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Mid Devon Council To Restrict Development Over Next

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12:00 - 19 June 2006

The Mid Devon countryside is in danger of becoming "fossilised" because of new proposals to restrict development in villages over the next 20 years.

The district council's deputy chairman, Cllr Derek Thomas, said the council's "core strategy", which was approved at a special meeting of the planning committee on Wednesday, would make new housing scarce.

"This will lead to higher prices and villages made up of second homes," he told the meeting. "We need a strategy of affordable homes and jobs to keep villages alive rather than fossilised."

He was commenting on the strategy to restrict major developments up to 2026 to the towns of Tiverton, Cullompton, Crediton and Bampton.

In 21 named villages, development would be limited to minor proposals, including affordable housing for a local need, small-scale employment and tourism, services and facilities serving the locality, and other very limited development that enhanced "community vitality" or met a local social or economic need.

Outside these villages development would be strictly controlled, and only permitted if it "enhanced the character, appearance and bio-diversity of the countryside while promoting sustainable diversification of the rural economy".

Cllr David Slack said the council was "imposing a policy of restraint that could come back to haunt us".

Council leader Eddie Dennis pointed out in Willand there was no land left for affordable homes.

Young people could not afford to live there, it had a poor infrastructure and there was a danger of ending up with a population of only retired people.

"The parish council has tried to get affordable homes for 44 young people on the waiting list, and this policy will not address that need," he said. "We've tried to get small development sites via housing associations and three sites have all failed."

Planning officer Simon Thornley said the growth of villages over the past 20 years had not led to the survival of shops and services.

"This policy will give villages vitality," he said. "We have consulted every parish on the list, and they are content. The policy has been publicised and we received no objections."

Planning chief Jonathan Guscott said the policy would not stop affordable homes, if sites could be found.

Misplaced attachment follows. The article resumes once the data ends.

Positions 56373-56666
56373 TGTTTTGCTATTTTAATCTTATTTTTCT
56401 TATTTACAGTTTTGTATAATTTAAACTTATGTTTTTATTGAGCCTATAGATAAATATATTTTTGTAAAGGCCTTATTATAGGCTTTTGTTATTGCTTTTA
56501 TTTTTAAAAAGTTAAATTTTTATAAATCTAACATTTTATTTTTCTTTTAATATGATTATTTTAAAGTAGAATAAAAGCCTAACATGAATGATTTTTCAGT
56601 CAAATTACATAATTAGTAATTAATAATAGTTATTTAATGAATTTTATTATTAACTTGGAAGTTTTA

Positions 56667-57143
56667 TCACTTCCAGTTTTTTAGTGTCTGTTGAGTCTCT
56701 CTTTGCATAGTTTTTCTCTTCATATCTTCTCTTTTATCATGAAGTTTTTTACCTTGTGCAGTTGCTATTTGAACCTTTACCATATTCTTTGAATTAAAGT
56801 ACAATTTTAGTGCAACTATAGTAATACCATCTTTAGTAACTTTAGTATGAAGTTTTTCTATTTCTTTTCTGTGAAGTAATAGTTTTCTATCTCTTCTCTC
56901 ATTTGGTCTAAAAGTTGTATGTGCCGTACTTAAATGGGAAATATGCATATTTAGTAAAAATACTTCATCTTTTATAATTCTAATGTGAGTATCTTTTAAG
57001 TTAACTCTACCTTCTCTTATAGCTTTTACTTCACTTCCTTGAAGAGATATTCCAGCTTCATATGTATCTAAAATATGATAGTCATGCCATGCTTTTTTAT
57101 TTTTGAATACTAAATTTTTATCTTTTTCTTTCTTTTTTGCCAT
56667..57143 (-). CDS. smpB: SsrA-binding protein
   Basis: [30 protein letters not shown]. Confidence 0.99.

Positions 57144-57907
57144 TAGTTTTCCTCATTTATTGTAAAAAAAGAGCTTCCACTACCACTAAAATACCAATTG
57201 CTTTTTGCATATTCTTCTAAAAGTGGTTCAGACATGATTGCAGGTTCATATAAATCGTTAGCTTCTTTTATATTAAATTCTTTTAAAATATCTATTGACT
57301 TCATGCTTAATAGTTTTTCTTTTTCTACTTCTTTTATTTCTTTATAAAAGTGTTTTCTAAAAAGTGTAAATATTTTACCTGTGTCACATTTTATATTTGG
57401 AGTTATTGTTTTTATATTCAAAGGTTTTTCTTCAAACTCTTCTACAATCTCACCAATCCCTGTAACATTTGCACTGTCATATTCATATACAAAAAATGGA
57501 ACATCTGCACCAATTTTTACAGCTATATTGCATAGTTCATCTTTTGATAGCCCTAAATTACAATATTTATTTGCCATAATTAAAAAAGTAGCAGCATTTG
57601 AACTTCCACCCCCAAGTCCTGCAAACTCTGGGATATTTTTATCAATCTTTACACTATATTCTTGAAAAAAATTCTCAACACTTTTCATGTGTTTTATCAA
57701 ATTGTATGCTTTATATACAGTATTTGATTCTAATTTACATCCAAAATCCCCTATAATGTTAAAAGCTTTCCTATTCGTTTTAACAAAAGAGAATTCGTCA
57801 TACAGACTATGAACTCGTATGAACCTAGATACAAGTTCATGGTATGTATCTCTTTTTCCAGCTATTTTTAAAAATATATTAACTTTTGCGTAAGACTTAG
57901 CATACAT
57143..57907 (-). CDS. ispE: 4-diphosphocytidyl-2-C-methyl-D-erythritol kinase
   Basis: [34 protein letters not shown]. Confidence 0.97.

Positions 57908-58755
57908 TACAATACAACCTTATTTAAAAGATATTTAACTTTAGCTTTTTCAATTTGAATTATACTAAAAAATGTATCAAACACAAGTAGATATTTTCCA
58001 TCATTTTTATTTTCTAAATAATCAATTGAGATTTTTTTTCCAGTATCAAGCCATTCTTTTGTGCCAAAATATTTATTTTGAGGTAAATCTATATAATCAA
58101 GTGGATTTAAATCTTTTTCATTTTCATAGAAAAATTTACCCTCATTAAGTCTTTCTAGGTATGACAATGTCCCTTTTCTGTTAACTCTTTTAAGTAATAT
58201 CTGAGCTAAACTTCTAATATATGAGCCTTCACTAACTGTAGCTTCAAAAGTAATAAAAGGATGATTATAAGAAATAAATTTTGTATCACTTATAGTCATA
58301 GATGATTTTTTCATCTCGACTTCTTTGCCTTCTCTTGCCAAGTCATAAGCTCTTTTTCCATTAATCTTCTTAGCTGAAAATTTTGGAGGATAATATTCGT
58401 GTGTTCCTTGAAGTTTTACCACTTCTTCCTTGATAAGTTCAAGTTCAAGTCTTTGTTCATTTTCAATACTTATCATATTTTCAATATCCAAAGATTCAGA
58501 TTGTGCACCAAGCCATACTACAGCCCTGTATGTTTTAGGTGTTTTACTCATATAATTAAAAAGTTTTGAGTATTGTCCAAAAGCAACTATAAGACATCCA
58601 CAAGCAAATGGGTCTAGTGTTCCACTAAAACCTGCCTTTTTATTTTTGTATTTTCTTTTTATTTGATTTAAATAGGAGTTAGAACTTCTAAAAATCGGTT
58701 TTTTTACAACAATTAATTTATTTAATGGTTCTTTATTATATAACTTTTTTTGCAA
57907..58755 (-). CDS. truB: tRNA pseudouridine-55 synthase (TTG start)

"If a site were adjacent to the settlement, and was earmarked for 100% affordable housing it would be allowed," he said.

Cllr Terry Snow asked what was meant by the term "affordable homes".

"Local people still cannot afford them, and we should be doing something about it," he said.

"People coming into the area have an advantage over local youngsters."

Cllr Paul Williams said the council talked about the need for farm diversification, but apart from some equestrian schemes most projects were turned down.

"We need to be clear about what we will allow when we come to cover the detail," he said.

Cllr Brenda Hull said farmers needed to be encouraged because they looked after the Mid Devon countryside.

Cllr Nick Lee was pleased to see a recognition of agricultural needs in the core strategy, as the "countryside is basically for food production".

The core strategy is likely to be approved by the full council on June 28, after which it will be submitted to Ruth Kelly, the Secretary of State for Communities and Local Government.

Any remaining public objections will then be considered by an inspector. It is expected to be adopted in July/August 2007.

Protection of the homes already owned by the baby boomers - screw our generation and our desires to own a home and start a family

Edited by munimula
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Whole parts of the countryside are becoming god's waiting room, populated by well-off retired people.

With planning decisions made by local authorities that serve the interests of aging owner occupiers growing fat on exponential HPI, don't expect planners to look after the interests of young people who don't have housing.